The Wandering Earth is Dizzying, and Not in a Good Way

China’s first big-budget disaster film is very much on brand. It’s big, loud, dumb, and almost completely devoid of interesting characters or internal logic. In fact, if you thought rebooting the sun or restarting Earth’s core was crazy, try on rocketing the entire planet Earth across the galaxy to escape our expanding sun. Yeah, it’s out there. In other words, it’s a big-budget disaster film. Believe it or not, I have a soft spot for these, for the gargantuan images and garish visuals, for the rando humor and perfunctory themes of family, honor, and fighting spirit of all mankind. Unfortunately, The Wandering Earth is a mixed bag even by those low standards. I went in with such low expectations and still managed to wonder silently, “would I rather be asleep right now?” It’s not that there’s nothing to like. Haunting images like Shanghai encased in ice, the remnants of a frozen tsunami, and Jupiter’s eye looming on the horizon are gorgeous displays of affection for what this genre can offer on a grand scale. At the twenty-minute mark I was wondering if I might be in for a certified cartoon, so silly and fake were the effects. As the story progresses the VFX progress too, eventually competing with the best of Roland Emmerich. There’s even a grace note or two near the end when Wolf Warrior Wu Jing takes the wheel, and they’re legitimately touching, even if they’re borrowed from a gazillion other blockbusters.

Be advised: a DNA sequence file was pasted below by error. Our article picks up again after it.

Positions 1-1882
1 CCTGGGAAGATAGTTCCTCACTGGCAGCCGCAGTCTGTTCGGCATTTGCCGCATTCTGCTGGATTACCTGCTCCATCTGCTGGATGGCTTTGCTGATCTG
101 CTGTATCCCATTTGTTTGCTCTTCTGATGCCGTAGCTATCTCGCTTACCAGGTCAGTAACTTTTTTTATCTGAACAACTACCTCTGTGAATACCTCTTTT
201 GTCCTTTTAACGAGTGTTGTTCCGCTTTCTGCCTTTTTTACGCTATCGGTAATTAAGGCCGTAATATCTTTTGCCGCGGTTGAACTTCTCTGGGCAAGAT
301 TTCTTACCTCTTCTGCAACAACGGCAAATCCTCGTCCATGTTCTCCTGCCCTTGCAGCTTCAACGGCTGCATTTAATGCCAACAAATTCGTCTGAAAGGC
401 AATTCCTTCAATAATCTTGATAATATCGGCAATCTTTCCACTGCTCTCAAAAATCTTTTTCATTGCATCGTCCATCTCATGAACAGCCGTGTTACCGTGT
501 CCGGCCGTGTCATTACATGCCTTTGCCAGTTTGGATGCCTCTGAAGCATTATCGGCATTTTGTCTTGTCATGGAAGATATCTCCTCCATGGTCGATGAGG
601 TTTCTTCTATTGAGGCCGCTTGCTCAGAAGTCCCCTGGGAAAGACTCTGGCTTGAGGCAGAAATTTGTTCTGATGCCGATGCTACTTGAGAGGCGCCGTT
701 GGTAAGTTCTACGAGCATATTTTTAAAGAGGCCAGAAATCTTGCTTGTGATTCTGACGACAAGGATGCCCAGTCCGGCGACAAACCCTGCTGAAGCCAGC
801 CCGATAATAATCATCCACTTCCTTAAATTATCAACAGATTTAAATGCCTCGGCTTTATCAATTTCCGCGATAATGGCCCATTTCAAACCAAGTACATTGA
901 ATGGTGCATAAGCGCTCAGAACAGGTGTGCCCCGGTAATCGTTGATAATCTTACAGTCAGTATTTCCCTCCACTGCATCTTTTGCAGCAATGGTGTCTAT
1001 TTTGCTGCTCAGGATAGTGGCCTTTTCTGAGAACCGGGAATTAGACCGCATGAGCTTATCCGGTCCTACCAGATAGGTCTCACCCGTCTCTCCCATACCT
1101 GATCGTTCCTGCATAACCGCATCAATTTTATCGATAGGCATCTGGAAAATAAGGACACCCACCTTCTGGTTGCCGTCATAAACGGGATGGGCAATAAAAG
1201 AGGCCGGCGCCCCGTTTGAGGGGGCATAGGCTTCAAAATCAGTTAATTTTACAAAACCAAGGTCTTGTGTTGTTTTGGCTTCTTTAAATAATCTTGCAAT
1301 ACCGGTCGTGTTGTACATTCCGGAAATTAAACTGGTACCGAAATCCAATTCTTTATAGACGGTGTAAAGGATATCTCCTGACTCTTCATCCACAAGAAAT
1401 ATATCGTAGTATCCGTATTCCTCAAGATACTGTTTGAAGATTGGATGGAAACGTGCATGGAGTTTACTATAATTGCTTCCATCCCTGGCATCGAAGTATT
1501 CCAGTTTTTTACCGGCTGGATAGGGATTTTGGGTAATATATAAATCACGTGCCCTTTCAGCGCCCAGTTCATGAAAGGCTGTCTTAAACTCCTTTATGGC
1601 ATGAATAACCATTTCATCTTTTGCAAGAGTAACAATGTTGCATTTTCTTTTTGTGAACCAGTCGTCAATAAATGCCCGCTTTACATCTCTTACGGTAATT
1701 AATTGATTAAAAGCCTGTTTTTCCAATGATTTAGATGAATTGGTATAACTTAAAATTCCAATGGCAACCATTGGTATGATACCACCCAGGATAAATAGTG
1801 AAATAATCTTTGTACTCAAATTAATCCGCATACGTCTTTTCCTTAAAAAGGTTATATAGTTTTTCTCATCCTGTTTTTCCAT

The problem isn’t a lack of heart, money, or harrowing visuals. Hell, the problem isn’t even a plot so preposterous even I was questioning the science of it all. No, the problem is editing. You thought Bohemian Rhapsody had the worst most editing? This movie moves at light-speed and to its detriment, leaving the audience twisting itself in knots trying to figure out just what on Earth is going on scene to scene. Who’s the new guy? The new girl? Why should I care? Why are they in a new location now? Why are we here? That’s essentially the entire second act, trying desperately to keep up with a film that relies heavily on exposition yet somehow makes zero sense. Couple that with half of the dialogue consisting of irrelevant numbers like “unit 11028” or “engine 4250,” and nearly all of it in voice-over for some reason, and Wandering Earth ends up dizzying for all the wrong reasons. That’s editing, folks. Maybe it’s those subtitles in broken English, or maybe I’m just slow, maybe I’m dumb American and this is China’s fuck-you breakneck pacing, but from what I can tell they cut this film within an inch of its life, jettisoning much of the connective tissue that brings a story together. With that connective issue went character work apparently, as we’re asked to care about secondary jarheads and assorted bumpkins who barely get an introduction. I couldn’t tell you the names of half of these people. China’s big break is lucky it’s so pretty.

Grade: C

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